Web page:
The longer Wikipedia is with us, the stupider an idea I think it is. Yes, yes, I know it’s usually right. That’s especially true about non-controversial scientific topics, such as the names of species and the laws of physics. But talk to actual experts in a field where there’s controversy, such as genetic modification of food crops or petroleum engineering for their take on whether the Wikipedia account of those controversies are accurate. Then talk to activists on the other side of the debate. The two sides won’t likely find much to agree on.
The specter of self-interest in the site’s entries is obvious. And also obvious is that celebrities can edit their own pages.
Without giving specifics, I’ll just point out that the Wikipedia page for a certain celebrity whose birthday was this week has a year of birth that makes this person younger than the listing that ran in The Star’s FYI section. A fan of this celeb contacted me about the disagreement in his or her age.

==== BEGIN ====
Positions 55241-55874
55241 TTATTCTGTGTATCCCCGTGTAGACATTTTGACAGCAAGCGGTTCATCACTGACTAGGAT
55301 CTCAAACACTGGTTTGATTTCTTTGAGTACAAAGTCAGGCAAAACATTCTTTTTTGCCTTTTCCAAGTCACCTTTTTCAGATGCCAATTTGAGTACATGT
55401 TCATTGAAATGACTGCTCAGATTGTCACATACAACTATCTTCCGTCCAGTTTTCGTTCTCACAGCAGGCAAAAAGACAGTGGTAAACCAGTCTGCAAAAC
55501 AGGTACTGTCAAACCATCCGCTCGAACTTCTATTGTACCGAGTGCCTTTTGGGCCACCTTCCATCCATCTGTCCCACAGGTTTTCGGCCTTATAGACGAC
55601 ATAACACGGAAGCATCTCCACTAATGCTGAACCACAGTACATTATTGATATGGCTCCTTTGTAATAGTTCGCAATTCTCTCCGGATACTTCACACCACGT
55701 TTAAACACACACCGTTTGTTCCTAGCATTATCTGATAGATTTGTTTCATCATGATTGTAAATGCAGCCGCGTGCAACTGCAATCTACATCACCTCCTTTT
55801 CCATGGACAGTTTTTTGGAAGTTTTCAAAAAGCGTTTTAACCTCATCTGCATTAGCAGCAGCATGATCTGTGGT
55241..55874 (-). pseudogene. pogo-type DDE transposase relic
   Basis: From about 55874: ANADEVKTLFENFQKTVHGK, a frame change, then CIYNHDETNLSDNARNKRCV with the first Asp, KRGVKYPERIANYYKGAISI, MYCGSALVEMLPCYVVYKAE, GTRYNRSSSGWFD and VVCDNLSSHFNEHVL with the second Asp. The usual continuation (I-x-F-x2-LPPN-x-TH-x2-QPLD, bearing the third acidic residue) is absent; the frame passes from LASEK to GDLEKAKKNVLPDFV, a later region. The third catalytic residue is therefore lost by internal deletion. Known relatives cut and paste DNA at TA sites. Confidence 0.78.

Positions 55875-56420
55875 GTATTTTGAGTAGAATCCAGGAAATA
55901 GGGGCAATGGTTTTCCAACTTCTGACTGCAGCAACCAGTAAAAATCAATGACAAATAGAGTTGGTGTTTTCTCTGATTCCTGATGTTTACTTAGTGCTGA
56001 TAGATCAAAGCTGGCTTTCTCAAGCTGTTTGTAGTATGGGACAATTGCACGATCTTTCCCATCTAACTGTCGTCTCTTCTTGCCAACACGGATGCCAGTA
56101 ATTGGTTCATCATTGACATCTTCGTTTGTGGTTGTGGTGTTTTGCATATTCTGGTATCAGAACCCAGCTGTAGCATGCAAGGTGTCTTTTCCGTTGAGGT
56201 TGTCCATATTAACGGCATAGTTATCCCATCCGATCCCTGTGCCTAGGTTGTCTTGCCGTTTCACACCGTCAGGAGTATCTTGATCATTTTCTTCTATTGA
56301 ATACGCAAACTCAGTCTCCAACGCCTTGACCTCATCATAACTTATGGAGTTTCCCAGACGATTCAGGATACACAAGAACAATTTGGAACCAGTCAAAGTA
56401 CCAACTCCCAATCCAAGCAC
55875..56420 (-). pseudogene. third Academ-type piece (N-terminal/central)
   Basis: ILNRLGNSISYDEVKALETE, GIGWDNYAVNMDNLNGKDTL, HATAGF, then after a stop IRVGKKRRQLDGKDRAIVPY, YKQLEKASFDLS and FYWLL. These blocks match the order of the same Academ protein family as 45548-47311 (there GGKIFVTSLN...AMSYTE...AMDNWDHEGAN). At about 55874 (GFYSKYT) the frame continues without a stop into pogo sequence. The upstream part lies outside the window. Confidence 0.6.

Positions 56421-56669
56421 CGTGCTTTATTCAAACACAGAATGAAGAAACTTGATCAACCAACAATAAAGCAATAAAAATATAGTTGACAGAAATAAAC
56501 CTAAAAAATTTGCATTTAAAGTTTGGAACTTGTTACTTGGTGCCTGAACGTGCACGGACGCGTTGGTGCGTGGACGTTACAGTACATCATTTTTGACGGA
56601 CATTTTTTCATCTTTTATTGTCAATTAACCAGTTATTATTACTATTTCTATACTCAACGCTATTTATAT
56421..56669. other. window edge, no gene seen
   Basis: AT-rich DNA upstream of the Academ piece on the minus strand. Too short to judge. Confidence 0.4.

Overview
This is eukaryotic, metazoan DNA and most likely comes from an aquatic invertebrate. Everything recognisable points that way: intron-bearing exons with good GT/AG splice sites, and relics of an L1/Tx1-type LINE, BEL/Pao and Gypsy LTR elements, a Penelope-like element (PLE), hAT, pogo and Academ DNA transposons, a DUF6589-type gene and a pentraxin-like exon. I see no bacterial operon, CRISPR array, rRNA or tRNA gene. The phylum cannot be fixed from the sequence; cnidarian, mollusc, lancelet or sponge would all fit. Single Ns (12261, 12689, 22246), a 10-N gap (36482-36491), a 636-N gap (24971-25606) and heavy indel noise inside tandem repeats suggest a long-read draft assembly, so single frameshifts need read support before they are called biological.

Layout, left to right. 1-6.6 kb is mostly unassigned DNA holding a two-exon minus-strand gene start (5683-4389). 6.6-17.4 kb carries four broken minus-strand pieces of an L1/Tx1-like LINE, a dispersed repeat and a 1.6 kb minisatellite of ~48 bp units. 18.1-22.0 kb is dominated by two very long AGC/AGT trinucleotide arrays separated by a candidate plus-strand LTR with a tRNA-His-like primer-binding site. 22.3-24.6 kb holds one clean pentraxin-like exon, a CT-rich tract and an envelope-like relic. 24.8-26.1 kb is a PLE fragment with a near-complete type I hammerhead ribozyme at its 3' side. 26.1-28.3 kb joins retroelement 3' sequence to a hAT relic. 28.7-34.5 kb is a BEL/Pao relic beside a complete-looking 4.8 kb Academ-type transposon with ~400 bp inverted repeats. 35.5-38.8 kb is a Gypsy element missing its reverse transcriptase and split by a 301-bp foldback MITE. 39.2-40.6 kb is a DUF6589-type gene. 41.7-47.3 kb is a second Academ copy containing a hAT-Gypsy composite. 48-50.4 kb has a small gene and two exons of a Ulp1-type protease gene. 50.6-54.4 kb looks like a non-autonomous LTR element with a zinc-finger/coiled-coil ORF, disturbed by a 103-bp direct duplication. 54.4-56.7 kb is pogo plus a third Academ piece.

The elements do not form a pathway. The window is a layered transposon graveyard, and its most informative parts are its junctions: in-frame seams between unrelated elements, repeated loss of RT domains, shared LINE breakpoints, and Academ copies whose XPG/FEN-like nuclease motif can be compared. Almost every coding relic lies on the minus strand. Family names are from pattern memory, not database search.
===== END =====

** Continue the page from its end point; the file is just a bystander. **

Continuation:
Those birthdays come from The Associated Press. They checked with the person who compiles the list from public documents. She confirms that the date in the paper is what agrees with the birth records. A check of the Nexis news database shows me that information matches what has been written about the performer throughout his or her career. It’s only been in the past few years that the younger date has been cited in news reports.
I’m not saying this person has altered his or her own Wikipedia page to shave a year off. But this is a good example of the kind of thing anyone can do, realizing a Wikipedia entry is always among the top search results.
That’s why I’m convinced people have become constitutionally suspicious of anything they read online, especially when it isn’t signed by an author.
It also reminds me of